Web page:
Thursday, March 30, 2017
4-5 p.m., Avery 115
3:30 p.m., Avery 348
Michael A. GoodrichProfessor and Department Chair of Computer Science, Brigham Young University
Bio-inspired robot swarms are being designed and studied for many problems including search, pollution monitoring and control, and security. These swarms have some important advantages compared to traditional multi-agent AI approaches, including: resilience to robot attrition, robustness to communication failures, ability to explore multiple solutions to a single problem, and ability to appropriately (re)distribute resources when problems arise. These advantages come from how decentralized computation and sensing of the robots lead to robust emergent collective behaviors A fundamental challenge is figuring out how to allow humans to influence and manage swarms without imposing the human as a single point of failure, defeating the advantage of decentralized/emergent behaviors. In this talk, I will discuss our approach to enable a human to manage and influence swarms.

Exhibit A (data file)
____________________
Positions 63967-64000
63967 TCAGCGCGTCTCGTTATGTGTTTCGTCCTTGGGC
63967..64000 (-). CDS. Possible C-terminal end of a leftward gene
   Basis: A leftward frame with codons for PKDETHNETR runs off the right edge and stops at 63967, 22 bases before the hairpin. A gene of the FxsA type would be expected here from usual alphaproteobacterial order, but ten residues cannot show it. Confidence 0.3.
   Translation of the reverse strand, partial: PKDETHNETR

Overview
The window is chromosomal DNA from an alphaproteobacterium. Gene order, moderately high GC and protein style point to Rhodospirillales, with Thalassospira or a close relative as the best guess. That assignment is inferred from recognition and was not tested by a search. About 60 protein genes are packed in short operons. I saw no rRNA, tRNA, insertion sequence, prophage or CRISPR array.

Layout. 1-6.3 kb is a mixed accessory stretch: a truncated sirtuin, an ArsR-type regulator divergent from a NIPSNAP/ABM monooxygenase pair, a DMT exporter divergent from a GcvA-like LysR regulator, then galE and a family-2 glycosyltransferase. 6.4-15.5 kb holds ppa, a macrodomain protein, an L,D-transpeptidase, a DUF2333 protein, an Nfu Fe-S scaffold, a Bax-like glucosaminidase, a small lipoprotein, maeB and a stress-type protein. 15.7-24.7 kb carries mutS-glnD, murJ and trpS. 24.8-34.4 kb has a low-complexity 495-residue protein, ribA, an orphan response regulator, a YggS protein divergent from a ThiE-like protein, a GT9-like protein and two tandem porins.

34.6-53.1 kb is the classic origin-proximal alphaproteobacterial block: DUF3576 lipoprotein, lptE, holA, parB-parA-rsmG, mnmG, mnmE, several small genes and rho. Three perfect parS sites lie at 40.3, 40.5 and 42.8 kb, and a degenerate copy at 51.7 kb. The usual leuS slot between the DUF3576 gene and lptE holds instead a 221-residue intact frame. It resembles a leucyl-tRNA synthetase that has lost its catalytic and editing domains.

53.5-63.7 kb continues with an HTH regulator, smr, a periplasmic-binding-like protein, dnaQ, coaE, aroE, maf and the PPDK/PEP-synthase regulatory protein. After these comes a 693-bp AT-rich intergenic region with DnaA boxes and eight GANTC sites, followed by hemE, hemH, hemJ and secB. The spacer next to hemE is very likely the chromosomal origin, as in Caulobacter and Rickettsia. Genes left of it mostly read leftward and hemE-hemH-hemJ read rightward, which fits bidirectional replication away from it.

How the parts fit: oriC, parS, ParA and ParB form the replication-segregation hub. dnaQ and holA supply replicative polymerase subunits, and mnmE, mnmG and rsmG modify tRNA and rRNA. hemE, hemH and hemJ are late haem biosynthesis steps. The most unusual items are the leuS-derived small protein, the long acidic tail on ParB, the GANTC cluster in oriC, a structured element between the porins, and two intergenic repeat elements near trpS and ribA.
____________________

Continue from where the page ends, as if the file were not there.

Mike Goodrich is a professor and the chair of the Computer Science Department at Brigham Young University. He's published a lot peer-reviewed papers in a lot of areas including human-robot interaction, decision theory, artificial intelligence, intelligent vehicles, and multi-agent systems; and he's been grateful to receive funding for students and research from ONR, ARL, NASA, NSF, DARPA, Honda, INL, and Nissan Motor Company. He helped create and organize the ACM/IEEE International Conference on Human-Robot Interaction, and the open-source Journal of Human-Robot Interaction. He likes to run to blow off steam and to enable him to eat high calorie peanut M&Ms.